My friend is on Parole and She has a brain tumor that can't be removed or it will leave her a vegetable, its located on tip of her spine. She just had brain surgery and her Parole Officer is refusing to allow her to take medication as she recovers. She has given clean UA's for over a year now. She has a difficult relationship with her P.O. yet feels as if she is not allowing her the right to medicate correctly, She has no lawyer and will get off Parole in July 2016. Thanks!!
She probably needs to get a lawyer for this matter. The usual provision is that she would not be allowed to take medications unless prescribed by a doctor.
R. Jason de Groot, Esq. We do not have an attorney-client relationship. I am not your lawyer. The statements I make do not constitute legal advice. Any statements made by me are based upon the limited facts you have presented, and under the premise that you will consult with a local attorney. This is not an attempt to solicit business. This disclaimer is in addition to any disclaimers that this website has made. I am only licensed in Florida.
Her P.O. has no authority to make medical decisions for your friend. Your friend needs to take all prescribed medication and follow all doctor's orders. No judge or Parole board will stuck your friend in prison for getting medical treatment.
Always consult a local attorney before acting on any legal opinions or advice you find here, or on the internet, generally.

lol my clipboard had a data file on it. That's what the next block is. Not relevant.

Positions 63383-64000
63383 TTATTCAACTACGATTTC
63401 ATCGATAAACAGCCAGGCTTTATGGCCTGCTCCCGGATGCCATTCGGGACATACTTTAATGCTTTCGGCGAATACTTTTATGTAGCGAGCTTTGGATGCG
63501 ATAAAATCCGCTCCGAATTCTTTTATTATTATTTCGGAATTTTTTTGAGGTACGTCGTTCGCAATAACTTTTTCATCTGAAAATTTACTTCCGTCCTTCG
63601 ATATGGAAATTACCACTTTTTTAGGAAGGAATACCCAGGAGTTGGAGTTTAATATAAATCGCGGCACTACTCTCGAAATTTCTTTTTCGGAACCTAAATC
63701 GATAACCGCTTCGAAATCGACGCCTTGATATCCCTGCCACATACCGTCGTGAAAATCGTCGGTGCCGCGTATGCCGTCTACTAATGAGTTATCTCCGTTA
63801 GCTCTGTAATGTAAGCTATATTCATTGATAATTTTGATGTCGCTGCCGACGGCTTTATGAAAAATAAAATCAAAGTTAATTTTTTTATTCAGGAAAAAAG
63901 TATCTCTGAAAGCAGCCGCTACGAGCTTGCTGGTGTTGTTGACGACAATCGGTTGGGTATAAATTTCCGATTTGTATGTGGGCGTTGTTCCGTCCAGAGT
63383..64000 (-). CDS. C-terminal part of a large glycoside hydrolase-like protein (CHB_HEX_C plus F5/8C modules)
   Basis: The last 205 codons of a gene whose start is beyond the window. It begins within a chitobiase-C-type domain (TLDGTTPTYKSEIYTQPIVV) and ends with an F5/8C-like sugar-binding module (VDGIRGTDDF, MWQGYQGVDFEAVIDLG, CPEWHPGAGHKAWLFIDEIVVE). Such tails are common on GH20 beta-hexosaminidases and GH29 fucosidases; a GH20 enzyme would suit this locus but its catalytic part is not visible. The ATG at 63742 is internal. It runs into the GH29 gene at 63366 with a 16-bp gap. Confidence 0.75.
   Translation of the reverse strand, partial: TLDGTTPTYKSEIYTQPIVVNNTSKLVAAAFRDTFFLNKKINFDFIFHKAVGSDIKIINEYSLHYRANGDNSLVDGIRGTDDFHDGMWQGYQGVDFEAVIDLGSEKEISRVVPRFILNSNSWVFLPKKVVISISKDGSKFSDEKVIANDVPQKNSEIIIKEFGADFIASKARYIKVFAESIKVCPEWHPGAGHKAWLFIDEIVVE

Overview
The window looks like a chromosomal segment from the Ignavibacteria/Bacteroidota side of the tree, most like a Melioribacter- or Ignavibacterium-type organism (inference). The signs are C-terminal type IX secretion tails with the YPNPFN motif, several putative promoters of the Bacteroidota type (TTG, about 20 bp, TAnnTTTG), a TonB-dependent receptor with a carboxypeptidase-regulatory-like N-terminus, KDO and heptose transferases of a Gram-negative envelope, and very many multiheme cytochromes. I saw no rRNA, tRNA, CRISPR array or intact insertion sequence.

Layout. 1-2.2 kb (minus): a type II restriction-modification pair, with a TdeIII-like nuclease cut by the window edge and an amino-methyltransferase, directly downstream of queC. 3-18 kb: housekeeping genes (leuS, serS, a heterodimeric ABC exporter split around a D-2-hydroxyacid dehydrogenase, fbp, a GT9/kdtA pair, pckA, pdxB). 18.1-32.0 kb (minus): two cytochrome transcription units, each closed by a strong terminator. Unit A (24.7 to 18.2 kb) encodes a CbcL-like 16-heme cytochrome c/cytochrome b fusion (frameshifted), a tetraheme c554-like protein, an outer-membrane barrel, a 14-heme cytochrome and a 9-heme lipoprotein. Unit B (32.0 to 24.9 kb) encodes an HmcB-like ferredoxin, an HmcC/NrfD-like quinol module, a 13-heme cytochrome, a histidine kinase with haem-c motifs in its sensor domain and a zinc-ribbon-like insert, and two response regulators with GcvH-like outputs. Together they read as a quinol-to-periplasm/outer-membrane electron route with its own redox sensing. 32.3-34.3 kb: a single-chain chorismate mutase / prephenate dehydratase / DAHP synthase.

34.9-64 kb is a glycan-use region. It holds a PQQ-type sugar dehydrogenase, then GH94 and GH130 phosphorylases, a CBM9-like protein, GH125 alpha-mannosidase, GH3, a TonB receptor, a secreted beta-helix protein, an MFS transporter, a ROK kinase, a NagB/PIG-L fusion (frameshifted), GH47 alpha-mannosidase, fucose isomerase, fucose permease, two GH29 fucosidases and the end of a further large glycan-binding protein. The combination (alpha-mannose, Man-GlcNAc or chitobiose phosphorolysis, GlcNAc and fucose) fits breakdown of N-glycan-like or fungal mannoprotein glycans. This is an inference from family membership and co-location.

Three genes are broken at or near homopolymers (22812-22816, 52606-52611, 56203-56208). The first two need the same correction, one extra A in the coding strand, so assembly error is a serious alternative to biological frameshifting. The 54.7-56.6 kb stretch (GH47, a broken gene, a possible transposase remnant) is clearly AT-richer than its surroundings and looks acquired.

Conditions of parole or probation are generally set by statute, but they can be amended by the Court given certain circumstances. If your friend has a medical condition that requires her to take medication that might otherwise violate her conditions of parole she would need to file a motion with the Court asking that the conditions of parole be changed or modified.
The above can get complicated, and Court deal with the issue of positive drug/alcohol tests routinely. Oftentimes the parolees/probationers excuse for a positive test is a prescribed medication. If that is the case here your friend will need a copy of the prescription, and possibly some information from the prescribing doctor indicating why the medication is required. It would be in your friend's best interest to consult an attorney that practices regularly in this area to give her the best opportunity to have the conditions of parole modified.
The above is merely a legal opinion, and the person asking the question should contact an attorney to fully develop the facts of the case to make certain any legal action you take is right for your situation. The above opinion is not meant to establish an attorney-client relationship, and no inference of such a relationship should be made in that regard. No action will be taken on your behalf to forward your case, and you should be aware that time may be of the essence regarding your case.
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